Just as I stated above, the individuals with Bombay blood group have neither A nor B antigens this places them in Blood Group O then; but the problem is that they also do not have the H-Antigen. This means if you place them as Blood group O and give them group O blood, they will still have transfusion reaction because they have antibodies against the H-antigen of any group-O blood given to them. Therefore it was concluded that this type of blood group cannot be group O and was then named as Bombay Blood Phenotype after the city in India where it was first discovered. And the symbol for representing the Bombay blood type is a capital O with a subscript of small letter h because it seems to be a blood group-O without H-antigen hence Bombay blood group is represented as: Oh or hh or H null
The difference between the Bombay blood group and blood group O therefore is the fact that Blood group-O individuals have H-antigens on the RBCs while that of Bombay does not have H-antigens on both the RBCs and secretions.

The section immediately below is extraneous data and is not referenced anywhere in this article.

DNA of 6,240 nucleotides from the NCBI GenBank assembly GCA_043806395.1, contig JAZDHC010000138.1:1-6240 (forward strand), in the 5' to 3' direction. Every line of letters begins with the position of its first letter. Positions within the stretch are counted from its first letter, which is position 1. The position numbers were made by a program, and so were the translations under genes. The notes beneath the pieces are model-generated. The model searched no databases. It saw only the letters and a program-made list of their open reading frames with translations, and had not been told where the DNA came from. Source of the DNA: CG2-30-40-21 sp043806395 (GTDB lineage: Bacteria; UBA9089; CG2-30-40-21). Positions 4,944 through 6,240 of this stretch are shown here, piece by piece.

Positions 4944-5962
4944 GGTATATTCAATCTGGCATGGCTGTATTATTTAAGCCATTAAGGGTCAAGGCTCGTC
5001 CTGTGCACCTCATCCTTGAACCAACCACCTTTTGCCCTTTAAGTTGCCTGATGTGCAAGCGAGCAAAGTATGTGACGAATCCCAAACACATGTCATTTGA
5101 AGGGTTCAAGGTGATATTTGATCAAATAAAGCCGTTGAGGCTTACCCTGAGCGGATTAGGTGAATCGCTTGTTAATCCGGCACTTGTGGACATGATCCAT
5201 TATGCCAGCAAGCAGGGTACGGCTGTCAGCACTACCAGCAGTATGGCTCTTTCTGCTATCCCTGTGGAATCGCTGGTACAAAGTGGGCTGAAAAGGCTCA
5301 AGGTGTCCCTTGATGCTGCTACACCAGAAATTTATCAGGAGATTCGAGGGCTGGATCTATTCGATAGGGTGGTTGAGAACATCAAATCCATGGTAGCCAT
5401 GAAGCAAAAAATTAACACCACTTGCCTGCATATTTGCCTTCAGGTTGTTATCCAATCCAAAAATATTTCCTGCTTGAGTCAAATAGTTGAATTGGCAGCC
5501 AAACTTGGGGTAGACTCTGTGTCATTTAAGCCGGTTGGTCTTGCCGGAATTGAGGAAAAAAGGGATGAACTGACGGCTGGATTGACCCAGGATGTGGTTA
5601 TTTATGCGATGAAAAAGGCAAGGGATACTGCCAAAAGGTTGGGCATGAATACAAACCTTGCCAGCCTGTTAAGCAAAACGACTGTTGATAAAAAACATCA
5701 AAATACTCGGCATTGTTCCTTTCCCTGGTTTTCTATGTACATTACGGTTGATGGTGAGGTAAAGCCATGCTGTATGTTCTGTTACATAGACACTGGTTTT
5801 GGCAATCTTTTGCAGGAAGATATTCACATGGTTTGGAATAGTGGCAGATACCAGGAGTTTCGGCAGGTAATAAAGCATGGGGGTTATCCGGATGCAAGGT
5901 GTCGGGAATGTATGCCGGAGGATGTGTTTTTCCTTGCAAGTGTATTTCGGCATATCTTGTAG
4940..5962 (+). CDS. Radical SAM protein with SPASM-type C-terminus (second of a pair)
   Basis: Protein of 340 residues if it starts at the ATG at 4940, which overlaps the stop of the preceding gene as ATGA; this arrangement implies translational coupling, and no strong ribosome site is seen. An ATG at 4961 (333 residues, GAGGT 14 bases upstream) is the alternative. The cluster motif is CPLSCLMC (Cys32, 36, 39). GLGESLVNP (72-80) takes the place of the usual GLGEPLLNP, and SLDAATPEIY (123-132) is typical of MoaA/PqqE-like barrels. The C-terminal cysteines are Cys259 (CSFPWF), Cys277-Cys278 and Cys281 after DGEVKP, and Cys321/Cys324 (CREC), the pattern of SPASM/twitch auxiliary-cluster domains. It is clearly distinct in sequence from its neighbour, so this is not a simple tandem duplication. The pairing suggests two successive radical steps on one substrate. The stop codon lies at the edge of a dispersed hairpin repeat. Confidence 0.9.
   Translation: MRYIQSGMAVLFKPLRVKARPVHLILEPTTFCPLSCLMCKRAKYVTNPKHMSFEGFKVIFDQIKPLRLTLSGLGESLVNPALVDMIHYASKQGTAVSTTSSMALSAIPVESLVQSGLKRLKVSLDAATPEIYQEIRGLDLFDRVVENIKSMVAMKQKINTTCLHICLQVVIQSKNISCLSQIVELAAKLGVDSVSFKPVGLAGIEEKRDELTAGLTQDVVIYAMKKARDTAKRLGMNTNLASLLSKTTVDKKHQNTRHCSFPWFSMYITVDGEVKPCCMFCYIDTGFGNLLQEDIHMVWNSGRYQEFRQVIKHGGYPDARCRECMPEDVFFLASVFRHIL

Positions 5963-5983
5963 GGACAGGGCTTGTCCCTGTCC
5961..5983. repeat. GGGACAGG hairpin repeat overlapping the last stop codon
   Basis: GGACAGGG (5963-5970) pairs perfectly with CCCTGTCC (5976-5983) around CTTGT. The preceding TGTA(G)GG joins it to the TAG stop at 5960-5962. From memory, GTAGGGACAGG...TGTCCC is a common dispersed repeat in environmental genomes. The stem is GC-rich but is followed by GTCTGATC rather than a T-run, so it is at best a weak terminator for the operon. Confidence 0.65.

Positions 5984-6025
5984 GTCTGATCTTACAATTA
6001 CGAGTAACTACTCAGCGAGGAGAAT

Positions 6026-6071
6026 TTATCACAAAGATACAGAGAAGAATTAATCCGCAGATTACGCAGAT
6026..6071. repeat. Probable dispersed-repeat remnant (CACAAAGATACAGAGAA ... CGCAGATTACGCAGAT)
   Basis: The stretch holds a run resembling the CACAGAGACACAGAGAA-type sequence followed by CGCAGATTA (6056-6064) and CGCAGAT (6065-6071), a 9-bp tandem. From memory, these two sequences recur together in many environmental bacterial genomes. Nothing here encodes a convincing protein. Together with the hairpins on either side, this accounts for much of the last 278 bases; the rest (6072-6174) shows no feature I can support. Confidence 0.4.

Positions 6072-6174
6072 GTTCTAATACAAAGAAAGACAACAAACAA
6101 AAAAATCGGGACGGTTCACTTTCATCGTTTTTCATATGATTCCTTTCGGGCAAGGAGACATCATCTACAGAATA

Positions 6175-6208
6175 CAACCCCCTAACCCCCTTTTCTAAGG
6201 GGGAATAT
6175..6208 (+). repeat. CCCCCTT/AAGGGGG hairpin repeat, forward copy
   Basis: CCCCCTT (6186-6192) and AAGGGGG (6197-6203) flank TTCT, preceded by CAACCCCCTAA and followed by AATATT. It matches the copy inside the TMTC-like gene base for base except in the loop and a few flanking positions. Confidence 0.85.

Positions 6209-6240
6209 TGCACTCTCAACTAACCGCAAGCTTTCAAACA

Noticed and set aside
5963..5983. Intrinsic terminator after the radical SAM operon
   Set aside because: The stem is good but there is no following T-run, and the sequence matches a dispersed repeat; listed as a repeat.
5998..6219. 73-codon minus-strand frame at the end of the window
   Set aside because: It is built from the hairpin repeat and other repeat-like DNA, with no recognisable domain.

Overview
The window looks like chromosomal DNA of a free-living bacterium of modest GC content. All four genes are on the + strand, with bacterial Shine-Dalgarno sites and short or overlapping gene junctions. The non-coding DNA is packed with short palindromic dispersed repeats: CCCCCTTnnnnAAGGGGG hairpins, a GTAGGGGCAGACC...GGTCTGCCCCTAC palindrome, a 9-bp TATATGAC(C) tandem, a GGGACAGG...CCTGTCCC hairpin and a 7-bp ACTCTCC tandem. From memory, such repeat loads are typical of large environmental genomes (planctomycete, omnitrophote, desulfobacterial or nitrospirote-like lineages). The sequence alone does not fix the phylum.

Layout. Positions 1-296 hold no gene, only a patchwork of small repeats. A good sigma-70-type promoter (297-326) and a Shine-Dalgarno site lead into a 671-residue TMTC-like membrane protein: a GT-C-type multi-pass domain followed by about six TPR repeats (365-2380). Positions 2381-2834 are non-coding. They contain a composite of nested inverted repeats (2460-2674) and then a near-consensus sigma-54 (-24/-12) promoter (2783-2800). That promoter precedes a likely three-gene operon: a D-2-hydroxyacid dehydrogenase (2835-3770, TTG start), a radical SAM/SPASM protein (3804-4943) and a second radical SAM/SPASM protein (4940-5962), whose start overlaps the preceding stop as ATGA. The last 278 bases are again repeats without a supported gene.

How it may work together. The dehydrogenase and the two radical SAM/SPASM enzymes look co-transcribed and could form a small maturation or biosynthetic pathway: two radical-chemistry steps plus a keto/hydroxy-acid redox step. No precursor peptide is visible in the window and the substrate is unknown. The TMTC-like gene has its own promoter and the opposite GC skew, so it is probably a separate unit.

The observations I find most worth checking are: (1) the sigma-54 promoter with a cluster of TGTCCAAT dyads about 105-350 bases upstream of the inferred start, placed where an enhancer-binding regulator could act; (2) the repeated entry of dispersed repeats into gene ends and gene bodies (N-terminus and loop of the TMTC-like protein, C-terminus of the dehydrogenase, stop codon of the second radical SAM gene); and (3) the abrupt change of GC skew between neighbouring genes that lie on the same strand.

Could the Bombay Blood group be Rhesus Positive or negative?
Yes the Bombay blood group could either be Rhesus positive or Rhesus negative unlike the Rh null blood type that is the rarest in the world. The Bombay blood phenotype is one of the rarest blood groups in India and world at large.
Genetic Variability of Bombay Phenotype and Para Bombay Phenotype
The H-antigen on RBCs is encoded by the H-gene (also called the FUT1 gene), while the H-antigen found in body secretions is encoded by the Se gene(also called the FUT2 gene) – these two genes are both located on chromosome 19 and are involved encoding for an enzyme called fucosyltransferase that adds fucose to a precursor oligosaccharide. When Homozygous alleles for defective Se (sese) gene are formed, this results in the non-secretor phenotype with an incidence of approximately 20%. The rare Bombay phenotype occurs as a result homozygous inactive alleles at H and Se this causes this type of Bombay individuals to lack the H-antigen on both RBCs and secreted proteins and therefore make potent antibodies against the H antigen.
Para Bombay Blood Group